The council, an elected advisory body representing Castaic and Val Verde, previously endorsed the Sterling-Gateway site.

The district is again looking at properties that were previously discussed for a high school site, including the Hasley Sloan site, which is owned by the Santa Clarita Valley Facilities Foundation.

The foundation is a non-profit organization that assists the Hart district with purchasing and developing school sites.

Other sites include Romero Canyon, school board member Gloria Mercado-Fortine said during a Democratic Alliance for Action meeting Thursday.

“I am confident that we will come to some agreement,” she said.

The Hart district also plans to open discussions with Hunt Williams about land near a residential community just south of Del Valle Road, Castellanos said.

When asked about the possibility of initiating eminent domain for the Sterling-Gateway site, Mercado-Fortine said, “That would be difficult. We’d be faced with lawsuits.”

While everybody seems to want a high school for Castaic, “Nobody wants a high school in their backyard,” Mercado-Fortine said. “That’s the bottom line.”

By considering another site, the Hart district is able to keep to its timeline to have a high school for the Castaic community by 2013, Castellanos said.

“I don’t want to keep putting our hopes on the commerce property,” Castellanos said. “The longer we wait, the longer it makes the high school wait.”

The Signal:

Indio set to use eminent domain; The Desert Sun, 6/12/09

By Xochitl Peña

The city plans to use eminent domain to acquire the final property needed to begin major road renovations along Monroe Street from Avenue 49 to Avenue 52.

After about a year of negotiations, the property owner, Muriel Weiner, and the city have not been able to agree on a purchase price.

The Indio City Council last week approved the use of eminent domain, which allows a city to take private property for public use.

Mark Wasserman, assistant to the Indio city manager, said the improving Monroe Street is a priority for the city.

These particular improvements from Avenues 49 to 52 run from the La Quinta border, past the Empire Polo Club to the south side of Indian Palms Country Club.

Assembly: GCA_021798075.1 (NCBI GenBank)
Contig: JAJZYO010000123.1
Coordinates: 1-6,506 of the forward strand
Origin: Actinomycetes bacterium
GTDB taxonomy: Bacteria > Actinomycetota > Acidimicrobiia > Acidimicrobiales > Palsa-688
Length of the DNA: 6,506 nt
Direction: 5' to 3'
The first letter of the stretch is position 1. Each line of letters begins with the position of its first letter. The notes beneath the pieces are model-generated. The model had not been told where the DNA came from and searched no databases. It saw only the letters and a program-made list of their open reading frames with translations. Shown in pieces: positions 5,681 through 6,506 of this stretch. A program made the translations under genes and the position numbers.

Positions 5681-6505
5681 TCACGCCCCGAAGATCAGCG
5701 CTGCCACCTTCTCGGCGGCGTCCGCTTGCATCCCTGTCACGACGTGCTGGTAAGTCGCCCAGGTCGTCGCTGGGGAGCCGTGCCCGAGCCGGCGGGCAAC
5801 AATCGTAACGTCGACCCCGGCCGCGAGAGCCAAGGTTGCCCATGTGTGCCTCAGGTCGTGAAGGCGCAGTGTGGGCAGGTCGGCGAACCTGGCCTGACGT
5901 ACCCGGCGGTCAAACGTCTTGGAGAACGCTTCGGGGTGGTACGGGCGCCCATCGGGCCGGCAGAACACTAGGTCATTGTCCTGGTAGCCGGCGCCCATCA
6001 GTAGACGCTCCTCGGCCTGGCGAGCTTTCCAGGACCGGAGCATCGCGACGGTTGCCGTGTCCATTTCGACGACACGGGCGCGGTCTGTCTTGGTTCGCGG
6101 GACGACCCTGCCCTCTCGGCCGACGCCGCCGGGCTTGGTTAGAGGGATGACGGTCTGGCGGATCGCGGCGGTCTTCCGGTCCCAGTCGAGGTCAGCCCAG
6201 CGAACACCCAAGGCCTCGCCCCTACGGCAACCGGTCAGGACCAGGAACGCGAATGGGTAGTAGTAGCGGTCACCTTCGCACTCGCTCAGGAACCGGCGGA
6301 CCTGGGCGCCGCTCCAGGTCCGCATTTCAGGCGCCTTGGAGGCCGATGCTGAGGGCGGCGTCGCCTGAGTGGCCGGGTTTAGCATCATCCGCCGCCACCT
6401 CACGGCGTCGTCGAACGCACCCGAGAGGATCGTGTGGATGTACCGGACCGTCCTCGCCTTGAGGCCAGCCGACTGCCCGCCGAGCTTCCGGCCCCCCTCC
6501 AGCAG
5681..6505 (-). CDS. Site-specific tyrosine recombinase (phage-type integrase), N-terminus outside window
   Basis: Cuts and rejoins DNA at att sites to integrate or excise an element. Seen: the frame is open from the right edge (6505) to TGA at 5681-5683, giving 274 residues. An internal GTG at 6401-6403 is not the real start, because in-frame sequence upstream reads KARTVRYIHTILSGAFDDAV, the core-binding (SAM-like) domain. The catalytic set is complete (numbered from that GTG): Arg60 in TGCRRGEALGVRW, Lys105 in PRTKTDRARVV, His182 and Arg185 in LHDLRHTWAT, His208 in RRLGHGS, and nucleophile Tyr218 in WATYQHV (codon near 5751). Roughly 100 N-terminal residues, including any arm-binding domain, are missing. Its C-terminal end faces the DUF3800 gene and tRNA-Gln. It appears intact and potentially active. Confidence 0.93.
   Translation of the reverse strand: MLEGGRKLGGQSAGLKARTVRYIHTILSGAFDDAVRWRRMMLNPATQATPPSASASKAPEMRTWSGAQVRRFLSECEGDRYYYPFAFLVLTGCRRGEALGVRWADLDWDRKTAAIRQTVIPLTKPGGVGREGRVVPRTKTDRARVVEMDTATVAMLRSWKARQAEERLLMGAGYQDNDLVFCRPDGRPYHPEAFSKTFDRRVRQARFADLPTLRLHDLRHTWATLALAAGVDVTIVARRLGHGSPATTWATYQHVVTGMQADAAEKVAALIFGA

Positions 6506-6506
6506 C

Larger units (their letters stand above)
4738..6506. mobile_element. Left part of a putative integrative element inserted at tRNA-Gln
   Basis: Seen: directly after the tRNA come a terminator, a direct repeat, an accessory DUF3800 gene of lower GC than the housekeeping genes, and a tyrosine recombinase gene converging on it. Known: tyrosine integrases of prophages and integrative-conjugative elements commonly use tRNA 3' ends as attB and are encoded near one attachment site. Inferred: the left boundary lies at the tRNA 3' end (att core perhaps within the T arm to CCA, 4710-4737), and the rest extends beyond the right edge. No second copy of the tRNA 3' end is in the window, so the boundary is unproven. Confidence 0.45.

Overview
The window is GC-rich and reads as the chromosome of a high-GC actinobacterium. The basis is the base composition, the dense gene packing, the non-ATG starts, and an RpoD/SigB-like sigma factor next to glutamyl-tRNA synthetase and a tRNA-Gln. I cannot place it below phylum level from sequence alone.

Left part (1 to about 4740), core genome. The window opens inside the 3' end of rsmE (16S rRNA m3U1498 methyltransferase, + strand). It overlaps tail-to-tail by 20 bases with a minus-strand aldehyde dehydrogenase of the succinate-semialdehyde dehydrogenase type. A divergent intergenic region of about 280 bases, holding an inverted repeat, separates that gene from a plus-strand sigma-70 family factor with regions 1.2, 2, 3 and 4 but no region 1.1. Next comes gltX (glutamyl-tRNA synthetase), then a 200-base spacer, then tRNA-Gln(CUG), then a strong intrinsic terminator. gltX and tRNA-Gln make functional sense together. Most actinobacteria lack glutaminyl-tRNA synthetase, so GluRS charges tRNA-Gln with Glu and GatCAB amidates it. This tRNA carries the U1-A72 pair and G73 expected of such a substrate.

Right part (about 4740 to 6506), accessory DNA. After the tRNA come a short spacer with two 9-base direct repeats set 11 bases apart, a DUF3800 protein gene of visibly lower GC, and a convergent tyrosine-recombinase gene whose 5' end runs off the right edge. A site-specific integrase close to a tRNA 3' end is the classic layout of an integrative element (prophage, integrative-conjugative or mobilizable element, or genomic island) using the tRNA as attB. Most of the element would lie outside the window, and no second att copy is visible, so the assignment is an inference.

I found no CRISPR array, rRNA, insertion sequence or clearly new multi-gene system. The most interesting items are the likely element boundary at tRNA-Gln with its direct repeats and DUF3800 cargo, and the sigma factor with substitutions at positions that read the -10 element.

“Obviously with the two music festivals (Coachella Valley Music and Arts Festival and the Stagecoach Country Music Festival) right there it’s very important to get people in and out of the festival quickly and safely,” Wasserman said.

The improvement plan is to eventually transform that rural stretch of road into a five-lane street with two lanes each way, a turning lane, Americans with Disabilities Act-approved sidewalks, gutters and a multi-use trail that runs alongside the polo fields.

Jim Collins, chief executive officer of Include Me, Inc., a nonprofit agency that provides services for persons with disabilities, appreciates the construction of sidewalks in that area.

“You have no pedestrian path of travel between Avenue 50 and Avenue 52 at this point,” said Collins, who uses a motorized wheelchair to get around. “There’s no way for anyone to get to any of the events at the polo (fields). I’d have to roll in Monroe Street with cars going by at 35 to 50 mph.”

Michael S. Kahn, attorney for the owner, said his client supports the public use of the land, but does not think the city is offering a fair price.

“We belive it’s worth more than the $32,000 they are now offering,” he said.

His client had an independent appraisal conducted that came in at slightly more than $100,000, Kahn said.

The city in October offered Weiner $62,500 for her two parcels — one is 7,980 square feet and the other is 152 square feet — based on appraisals conducted in late 2007 and August 2008.

Then on March 11, the city rescinded that offer based on updated appraisals taken and reduced its offer to $32,182.

City officials say the changes in the real estate market prompted the city to re-appraise the parcels.

Wasserman said the improvements to that area will be done in two phases. The first phase is estimated to cost $1.5 million and will include drainage improvements and the undergrounding of utilities.

He said the goal is to have those completed in time for the concerts this coming in the spring.

The second phase is estimated to cost $1.7 million and would include the road widening, sidewalks, landscaping and the trail, and would be complete by spring 2011.

Funding for the improvements will come from the state gas tax and voter approved Measure A funds.

“The council said four years ago roads were their top priority. We’ve continued to use those as our guiding principals,” Wasserman said.

 The Desert Sun:

COPYRIGHT © 2010 Arthur J. Hazarabedian, Esq.